EY: supply chain strategies in Asia
In February’s edition of Supply Chain Digital, we interviewed Rodrigio Cambiaghi, Asia-Pacific and Greater China Supply Chain and Operations Leader at EY, to discuss supply chain strategies in Asia. In this article, we take a closer look at Cambiaghi.
Cambiaghi has previously worked at Volkswagen, Daimler Chrysler, Deloitte Consulting, Axia Consulting, CIRRELT and Axia Value Chain Consulting across a career spanning three decades. He has lived and worked across North America, Europe, Asia and Latin America, and is now based in Shanghai. He was originally born in Brazil, before moving to Germany after college to start his career in the supply chain. “In Germany, I worked for large automotive OEMs to define their global manufacturing strategy. After a few years, I moved into consulting,” he says. From there, Cambiaghi’s career took him further into Europe and then onto Canada. “Together with some friends, I started a boutique consulting firm that had a client portfolio of fast-growing global corporations. The reach and complexity of our clients forced us to scale quickly and to branch into different markets, one of those being the United States,” explains Cambiaghi. “My role was to establish and grow the business in the North American market and we became successful quite quickly. In 2012, we got an offer to sell the business to EY so I initially joined the organisation through acquisition and I’ve been here ever since.”
As part of his current role with EY, Cambiaghi advises senior executives on supply chain and manufacturing strategies and acts as EY’s leader in complex transformational projects. Operating with a strong client-centricity attitude, he has a strong passion for talent management. “We have a large talent pool and people are at the core of our business. You’re only as successful as the people who work for you and we’re extremely proud that we’re recognised as a top employer in all the markets,” he says. “Our values are aligned to the market and our brand not only showcases a trusted organisation but also innovation. We’re able to attract the best talent because of the opportunities we have for our people to grow.” The size of EY’s supply chain talent workforce doubles every eight to nine months in countries like China, a statistic that Cambiaghi is delighted with. “Talent is what we’re looking for and it’s everyone’s job. In China, I’m pleased how quickly we’ve built such a strong reputation and brand in the market because it allows us to attract and retain top talent. It’s part of our DNA.”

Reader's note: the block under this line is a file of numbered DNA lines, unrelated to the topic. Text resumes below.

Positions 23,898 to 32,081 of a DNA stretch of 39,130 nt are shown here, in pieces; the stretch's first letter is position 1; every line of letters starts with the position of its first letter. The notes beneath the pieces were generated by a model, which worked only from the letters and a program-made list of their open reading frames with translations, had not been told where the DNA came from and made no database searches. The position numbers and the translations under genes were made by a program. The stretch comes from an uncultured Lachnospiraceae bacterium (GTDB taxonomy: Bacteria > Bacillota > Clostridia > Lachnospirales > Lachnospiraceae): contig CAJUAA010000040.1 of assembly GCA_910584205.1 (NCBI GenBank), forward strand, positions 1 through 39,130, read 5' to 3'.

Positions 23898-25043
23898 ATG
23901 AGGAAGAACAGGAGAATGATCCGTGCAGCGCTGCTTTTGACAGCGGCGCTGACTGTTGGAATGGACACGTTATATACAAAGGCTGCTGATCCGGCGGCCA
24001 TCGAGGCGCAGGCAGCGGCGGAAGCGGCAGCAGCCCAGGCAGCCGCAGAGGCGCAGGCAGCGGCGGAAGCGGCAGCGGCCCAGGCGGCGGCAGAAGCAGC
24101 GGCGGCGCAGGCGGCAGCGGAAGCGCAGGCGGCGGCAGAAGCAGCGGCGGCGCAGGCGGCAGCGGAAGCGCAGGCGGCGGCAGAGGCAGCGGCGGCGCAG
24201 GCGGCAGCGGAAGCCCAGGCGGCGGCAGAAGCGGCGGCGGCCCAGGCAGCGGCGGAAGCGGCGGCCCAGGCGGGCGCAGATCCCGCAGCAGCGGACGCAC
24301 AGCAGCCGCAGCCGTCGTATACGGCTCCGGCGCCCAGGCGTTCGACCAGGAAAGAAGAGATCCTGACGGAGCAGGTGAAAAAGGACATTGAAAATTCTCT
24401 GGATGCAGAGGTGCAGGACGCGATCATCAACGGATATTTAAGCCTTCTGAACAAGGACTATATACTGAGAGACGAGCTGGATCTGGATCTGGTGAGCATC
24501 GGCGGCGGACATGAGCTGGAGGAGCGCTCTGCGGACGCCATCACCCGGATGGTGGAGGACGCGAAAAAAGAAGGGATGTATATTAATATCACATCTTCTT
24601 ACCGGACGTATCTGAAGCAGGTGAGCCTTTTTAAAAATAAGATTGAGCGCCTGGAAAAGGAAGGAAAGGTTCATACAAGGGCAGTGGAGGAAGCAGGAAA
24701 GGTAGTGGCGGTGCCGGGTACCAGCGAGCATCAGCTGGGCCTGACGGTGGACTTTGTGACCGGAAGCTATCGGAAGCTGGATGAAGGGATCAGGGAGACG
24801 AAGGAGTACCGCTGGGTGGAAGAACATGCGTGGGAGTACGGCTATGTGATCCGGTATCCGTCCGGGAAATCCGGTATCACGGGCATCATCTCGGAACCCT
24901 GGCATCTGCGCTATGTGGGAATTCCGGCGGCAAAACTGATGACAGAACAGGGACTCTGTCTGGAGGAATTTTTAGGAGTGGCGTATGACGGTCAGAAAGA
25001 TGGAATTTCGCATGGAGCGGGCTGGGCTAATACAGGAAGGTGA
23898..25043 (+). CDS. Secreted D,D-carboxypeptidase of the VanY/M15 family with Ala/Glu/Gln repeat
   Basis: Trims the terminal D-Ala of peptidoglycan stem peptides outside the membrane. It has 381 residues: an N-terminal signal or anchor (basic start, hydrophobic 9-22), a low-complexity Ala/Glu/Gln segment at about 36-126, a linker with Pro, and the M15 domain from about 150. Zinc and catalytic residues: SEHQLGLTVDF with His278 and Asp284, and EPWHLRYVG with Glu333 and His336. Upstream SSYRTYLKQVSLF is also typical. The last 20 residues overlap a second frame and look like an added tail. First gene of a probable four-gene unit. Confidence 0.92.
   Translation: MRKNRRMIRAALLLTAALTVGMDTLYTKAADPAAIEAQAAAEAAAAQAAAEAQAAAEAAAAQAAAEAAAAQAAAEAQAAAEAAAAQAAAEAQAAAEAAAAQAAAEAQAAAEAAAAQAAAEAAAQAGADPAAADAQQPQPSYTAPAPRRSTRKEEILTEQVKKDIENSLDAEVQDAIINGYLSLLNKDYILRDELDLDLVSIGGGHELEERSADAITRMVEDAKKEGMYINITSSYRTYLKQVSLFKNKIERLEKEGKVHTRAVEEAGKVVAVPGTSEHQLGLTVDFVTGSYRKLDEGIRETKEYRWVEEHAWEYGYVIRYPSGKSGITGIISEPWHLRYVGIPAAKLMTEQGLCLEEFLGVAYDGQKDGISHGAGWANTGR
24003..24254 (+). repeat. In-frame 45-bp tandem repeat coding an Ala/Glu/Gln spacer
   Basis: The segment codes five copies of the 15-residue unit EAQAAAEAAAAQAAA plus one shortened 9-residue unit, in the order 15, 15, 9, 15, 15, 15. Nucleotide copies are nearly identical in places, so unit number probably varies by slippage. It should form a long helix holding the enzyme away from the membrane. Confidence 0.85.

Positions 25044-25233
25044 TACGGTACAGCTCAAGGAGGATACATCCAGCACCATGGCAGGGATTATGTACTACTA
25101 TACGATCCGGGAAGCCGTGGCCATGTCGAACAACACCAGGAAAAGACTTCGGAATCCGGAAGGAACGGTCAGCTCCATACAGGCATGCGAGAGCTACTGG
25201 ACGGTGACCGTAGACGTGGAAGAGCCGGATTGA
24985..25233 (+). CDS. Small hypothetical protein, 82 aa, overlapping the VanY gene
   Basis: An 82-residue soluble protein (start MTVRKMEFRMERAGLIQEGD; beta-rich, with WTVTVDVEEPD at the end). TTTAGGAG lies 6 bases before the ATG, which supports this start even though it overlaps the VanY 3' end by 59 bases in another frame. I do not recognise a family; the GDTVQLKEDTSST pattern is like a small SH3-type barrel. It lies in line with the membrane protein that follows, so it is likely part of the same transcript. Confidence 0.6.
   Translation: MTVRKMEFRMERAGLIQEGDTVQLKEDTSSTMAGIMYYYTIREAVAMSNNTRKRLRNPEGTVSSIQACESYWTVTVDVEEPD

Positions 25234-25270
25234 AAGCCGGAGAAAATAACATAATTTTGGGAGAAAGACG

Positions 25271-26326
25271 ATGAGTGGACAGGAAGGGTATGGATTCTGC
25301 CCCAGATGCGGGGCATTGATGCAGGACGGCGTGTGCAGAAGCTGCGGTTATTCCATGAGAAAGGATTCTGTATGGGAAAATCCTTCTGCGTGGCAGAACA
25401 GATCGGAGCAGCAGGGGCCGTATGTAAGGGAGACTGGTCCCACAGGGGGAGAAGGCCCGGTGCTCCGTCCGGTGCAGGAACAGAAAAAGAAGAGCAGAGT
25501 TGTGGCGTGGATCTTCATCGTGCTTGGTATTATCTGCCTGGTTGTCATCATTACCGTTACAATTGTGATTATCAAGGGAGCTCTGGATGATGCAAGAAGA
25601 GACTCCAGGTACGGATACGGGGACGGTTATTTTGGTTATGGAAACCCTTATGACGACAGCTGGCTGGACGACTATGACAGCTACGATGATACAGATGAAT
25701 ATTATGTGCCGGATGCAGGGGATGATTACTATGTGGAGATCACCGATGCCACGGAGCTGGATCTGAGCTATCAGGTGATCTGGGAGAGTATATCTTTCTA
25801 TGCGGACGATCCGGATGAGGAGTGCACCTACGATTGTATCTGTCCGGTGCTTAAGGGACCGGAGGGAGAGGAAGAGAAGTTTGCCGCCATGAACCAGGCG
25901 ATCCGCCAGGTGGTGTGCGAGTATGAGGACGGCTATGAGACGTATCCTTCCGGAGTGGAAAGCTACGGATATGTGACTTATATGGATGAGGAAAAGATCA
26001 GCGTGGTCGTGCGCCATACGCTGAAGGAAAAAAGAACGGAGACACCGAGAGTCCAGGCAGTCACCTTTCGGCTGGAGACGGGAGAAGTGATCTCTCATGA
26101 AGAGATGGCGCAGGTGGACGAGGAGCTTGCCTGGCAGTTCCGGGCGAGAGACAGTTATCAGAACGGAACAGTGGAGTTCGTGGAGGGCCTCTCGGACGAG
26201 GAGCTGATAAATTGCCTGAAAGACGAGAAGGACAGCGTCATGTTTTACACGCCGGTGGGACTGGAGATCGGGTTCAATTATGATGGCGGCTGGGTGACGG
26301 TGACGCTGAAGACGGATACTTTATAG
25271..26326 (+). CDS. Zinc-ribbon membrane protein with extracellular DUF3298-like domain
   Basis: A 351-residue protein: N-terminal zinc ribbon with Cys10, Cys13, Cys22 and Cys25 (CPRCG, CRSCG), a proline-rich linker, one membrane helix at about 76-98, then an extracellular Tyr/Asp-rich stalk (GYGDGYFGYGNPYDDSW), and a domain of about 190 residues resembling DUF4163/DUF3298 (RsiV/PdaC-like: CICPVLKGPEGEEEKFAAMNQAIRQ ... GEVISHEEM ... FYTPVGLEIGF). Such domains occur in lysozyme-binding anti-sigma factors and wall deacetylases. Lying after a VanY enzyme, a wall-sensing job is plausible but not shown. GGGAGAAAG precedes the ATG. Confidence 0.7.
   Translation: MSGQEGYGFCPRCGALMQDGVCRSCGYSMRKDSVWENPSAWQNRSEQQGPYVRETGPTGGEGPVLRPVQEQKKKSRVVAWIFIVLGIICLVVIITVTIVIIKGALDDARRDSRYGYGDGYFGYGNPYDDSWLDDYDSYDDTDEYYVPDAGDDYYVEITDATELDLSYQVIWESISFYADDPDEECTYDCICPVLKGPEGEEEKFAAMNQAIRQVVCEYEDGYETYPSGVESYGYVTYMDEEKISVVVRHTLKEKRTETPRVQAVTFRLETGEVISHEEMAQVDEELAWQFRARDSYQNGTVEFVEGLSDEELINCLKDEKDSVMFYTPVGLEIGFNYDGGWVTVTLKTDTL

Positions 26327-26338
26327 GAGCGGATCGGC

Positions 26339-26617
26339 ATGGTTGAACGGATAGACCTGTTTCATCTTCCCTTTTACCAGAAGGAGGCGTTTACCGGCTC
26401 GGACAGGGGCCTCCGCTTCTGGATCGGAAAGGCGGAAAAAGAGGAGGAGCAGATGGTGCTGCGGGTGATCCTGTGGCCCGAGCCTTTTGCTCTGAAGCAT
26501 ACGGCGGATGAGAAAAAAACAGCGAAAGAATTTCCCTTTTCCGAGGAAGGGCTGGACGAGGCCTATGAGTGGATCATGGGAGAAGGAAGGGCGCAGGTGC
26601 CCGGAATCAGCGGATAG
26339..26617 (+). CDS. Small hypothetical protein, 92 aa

Learn more about Rodrigio’s journey with EY in February’s edition of Supply Chain Digital.
For more information on procurement, supply chain and logistics topics - please take a look at the latest edition of Supply Chain Digital magazine.
Pandora and IBM digitise jewellery supply chain
Pandora has overhauled its global supply chain in partnership with IBM amid an ecommerce sales boom for its hand-finished jewellery.
The company found international success offering customisable charm bracelets and other personalised jewellery though its chain of bricks and mortar retail destinations. But in 2020, as the COVID-19 outbreak forced physical stores to close, Pandora strengthened its omnichannel operations and doubled online sales.
A focus on customer experience included deploying IBM’s Sterling Order Management, increasing supply chain resiliency and safeguarding against disruption across the global value chain.
Pandora leverages IBM Sterling Order Management as the backbone it its omnichannel fulfilment, with Salesforce Commerce Cloud powering its ecommerce. Greater automation across its channels has boosted the jeweller’s sustainability credentials, IBM said, streamlining processes for more efficient delivery. It has also given in-store staff and virtual customer service representatives superior end-to-end visibility to better meet consumer needs.
Jim Cruickshank, VP of Digital Development & Retail Technology, Pandora, said the digital transformation journey has brought “digital and store technology closer together and closer to the customer”, highlighting how important the customer journey remains, even during unprecedented disruption.
"Our mission is about creating a personal experience and we've instituted massive platform changes with IBM Sterling and Salesforce to enable new digital-first capabilities that are much more individualised, localised and connected across channels and markets,” he added.
Pandora’s pivot to digital
The pandemic forced the doors closed at most of Pandora’s 2,700 retail locations. To remain competitive, it pivoted to online retail. Virtual queuing for stores and virtual product trials via augmented reality (AR) technology went someway to emulating the in-store experience and retail theatre that is the brand’s hallmark. Meanwhile digital investments in supply chain efficiency was central to delivering on consumer demand.
“Consumer behaviour has significantly shifted and will continue to evolve with businesses needing to quickly adapt to new preferences and needs,” said Kareem Yusuf, General Manager, AI Applications and Blockchain, IBM. “To address this shift, leading retailers like Pandora rely on innovation to increase their business agility by enabling and scaling sustainable supply chain operations using AI and cloud.”
Yusuf said Pandora’s success was indicative of how to remain competitive by “finding new ways to create differentiated customer experiences that protect their enterprises from disruptions to help mitigate risk and accelerate growth”.